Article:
JLS (jlsjlsjls) wrote,

Something I'm incredibly thankful for ...

I belong to a group within Ravelry called "Selfish Knitters & Crocheters". It's part venting space, part support group, part a meeting of common minds. Mainly it's based on the fact that so many non-crafters see any crafter that they are related to, friends with, or just happen to see on the street as somebody who should be cranking out free (or horrifically underpriced) handmade goods for others on demand. Heavens forbid that somebody should dare to have a hobby that happens to result in useful things and actually get to enjoy it.

Wish I were joking but I'm not. New, just-learning crafters are especially vulnerable ... they proudly show that they've finally mastered the thing enough to have produced a few error-free rows and are bombarded with orders to make things. For the most part with unrealistic expectations of time and skill and no offers (or completely ludicrously cheap ones) of recompense for materials, tools or time. And far too often these newbies still lack the most important skill of all ... the ability to say no. They end up overwhelmed by demands and deadlines imposed by others and their new relaxing hobby turns into a hated nightmare.

The lucky ones discover or are directed to the SKC group, where the motto is "We make what we want, when we want, for whomever we want." The idea isn't that you only make stuff for yourself though that is the case for some members. The idea is that it's your skills, your time, your materials, and, most importantly, your choice. The group isn't really about selfishness but about promoting the importance of self-interest for one's own health and sanity ... something frequently called "selfish" by those demanding goods and services for nothing in return (hence the group name ... it's meant to be a bit tongue-in-cheek). This is the place where people get advice on and support for setting boundaries, ways to say no (or yes or maybe), standing one's ground on those boundaries and declarations, and analyzing the personality types/relationships involved to choose the best method to use for all these things.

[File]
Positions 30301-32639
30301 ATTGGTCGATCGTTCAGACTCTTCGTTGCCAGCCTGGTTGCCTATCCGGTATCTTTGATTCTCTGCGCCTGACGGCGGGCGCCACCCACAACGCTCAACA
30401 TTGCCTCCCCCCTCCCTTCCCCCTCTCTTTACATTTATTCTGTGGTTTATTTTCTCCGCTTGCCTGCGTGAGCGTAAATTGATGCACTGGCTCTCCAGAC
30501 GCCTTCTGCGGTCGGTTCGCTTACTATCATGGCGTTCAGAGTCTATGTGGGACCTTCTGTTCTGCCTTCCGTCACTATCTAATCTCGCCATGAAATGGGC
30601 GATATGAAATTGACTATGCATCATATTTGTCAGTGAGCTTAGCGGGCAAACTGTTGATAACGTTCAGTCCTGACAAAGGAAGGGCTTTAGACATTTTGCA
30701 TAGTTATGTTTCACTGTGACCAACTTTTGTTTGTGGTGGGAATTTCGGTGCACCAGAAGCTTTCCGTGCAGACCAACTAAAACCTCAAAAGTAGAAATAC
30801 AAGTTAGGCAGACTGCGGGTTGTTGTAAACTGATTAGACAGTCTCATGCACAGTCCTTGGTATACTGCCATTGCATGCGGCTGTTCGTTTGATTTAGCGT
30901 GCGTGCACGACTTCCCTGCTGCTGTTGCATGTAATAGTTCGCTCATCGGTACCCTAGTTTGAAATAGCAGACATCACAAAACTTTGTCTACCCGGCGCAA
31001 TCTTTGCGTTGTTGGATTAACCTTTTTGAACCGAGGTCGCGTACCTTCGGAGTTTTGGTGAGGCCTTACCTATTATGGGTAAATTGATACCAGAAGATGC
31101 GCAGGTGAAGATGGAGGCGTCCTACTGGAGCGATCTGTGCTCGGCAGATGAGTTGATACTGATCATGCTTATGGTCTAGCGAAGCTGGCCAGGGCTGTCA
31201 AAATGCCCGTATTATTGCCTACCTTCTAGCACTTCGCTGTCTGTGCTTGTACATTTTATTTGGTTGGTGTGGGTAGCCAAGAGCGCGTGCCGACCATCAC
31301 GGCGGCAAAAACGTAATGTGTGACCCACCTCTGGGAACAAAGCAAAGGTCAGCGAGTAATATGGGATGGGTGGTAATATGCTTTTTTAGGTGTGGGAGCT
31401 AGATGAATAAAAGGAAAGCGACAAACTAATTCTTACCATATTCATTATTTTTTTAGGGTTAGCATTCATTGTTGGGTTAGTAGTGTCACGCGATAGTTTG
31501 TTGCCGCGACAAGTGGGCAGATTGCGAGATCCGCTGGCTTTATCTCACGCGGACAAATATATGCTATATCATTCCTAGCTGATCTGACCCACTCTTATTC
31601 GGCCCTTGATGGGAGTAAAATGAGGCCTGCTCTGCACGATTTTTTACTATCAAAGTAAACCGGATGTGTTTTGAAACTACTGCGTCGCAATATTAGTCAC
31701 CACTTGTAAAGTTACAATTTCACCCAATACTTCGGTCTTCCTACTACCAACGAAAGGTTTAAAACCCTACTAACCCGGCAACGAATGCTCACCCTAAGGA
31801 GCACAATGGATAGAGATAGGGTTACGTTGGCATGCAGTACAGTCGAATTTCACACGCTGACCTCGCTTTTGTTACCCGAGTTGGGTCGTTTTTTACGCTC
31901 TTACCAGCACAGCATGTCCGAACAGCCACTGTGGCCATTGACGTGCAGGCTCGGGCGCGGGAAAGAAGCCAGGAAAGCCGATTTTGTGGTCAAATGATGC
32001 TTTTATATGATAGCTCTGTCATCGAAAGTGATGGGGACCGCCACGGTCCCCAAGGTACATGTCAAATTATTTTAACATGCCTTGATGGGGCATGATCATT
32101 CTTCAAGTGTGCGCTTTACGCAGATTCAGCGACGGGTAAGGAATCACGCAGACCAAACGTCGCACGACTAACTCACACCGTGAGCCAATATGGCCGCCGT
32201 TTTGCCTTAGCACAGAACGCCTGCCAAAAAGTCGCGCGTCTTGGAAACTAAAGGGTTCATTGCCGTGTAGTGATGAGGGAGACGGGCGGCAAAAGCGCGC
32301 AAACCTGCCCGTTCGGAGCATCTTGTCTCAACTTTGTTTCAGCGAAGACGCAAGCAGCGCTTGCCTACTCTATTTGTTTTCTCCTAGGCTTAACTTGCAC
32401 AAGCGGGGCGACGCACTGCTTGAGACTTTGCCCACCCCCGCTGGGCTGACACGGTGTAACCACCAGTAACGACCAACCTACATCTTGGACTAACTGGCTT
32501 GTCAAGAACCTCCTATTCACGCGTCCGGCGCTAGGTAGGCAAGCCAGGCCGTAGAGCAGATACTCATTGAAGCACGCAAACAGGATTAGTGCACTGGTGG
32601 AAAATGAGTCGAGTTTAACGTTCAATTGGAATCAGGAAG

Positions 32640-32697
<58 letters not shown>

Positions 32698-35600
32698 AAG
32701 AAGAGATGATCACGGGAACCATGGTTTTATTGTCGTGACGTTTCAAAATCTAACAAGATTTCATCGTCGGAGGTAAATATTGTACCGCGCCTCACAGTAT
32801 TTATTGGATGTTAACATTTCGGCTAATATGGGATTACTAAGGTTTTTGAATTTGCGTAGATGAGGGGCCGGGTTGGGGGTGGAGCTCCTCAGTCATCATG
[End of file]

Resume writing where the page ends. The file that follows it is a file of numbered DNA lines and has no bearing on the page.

The group has its own vocabulary developed over the years: "gimmiepig", "demandypants", "voluntold/voluntelling" and quite a few others. Members share successes and joys along with frustrations and problems ... it's a community of people who "get it" no matter what because of the overall shared mindset.

The issues aren't unique to knitters/crocheters of course. We have members who are or know musicians, artists (painters, sculptors, etc.), artisans and crafters of other types (woodworkers, metalworkers, jewelers, weavers, sewers), computer folk, skilled trades (plumbers, carpenters, mechanics) and the problem is everywhere ... often with the added aggravation of the attitude that if you do it for a living then you should do it for your family and friends for free (or for a next to nothing so low it's insulting). After all, you're being asked to do it in your free/down time not your working hours and you like doing it/are good at it so why should you expect recompense? (or rest?) You name the skill/abilities and somebody somewhere figures they're entitled to it for nothing. :-(

All of this just to lead up to ...

THANK YOU MY FRIENDS. FOR COMMENTING WITHOUT DEMANDING. FOR NEVER EVER EVER LINKING ME TO (or even mentioning) THE FAD ITEM OF THE MOMENT (mermaid tail blankets, messy bun hats, dragon scale mitts, unicorn hats, and the multitude of other things that most of us would rather cut off our hands than make ... and if you don't know what any of those are then you score extra bonus points for having good taste). FOR BEING CIVILIZED BEINGS WHO KNOW BETTER!!!

LOVE EVERY ONE OF YOU!!!!! ☺☺☺☺☺☺☺☺☺☺☺☺☺☺☺☺☺☺☺☺☺☺☺☺☺☺☺☺☺☺☺☺☺

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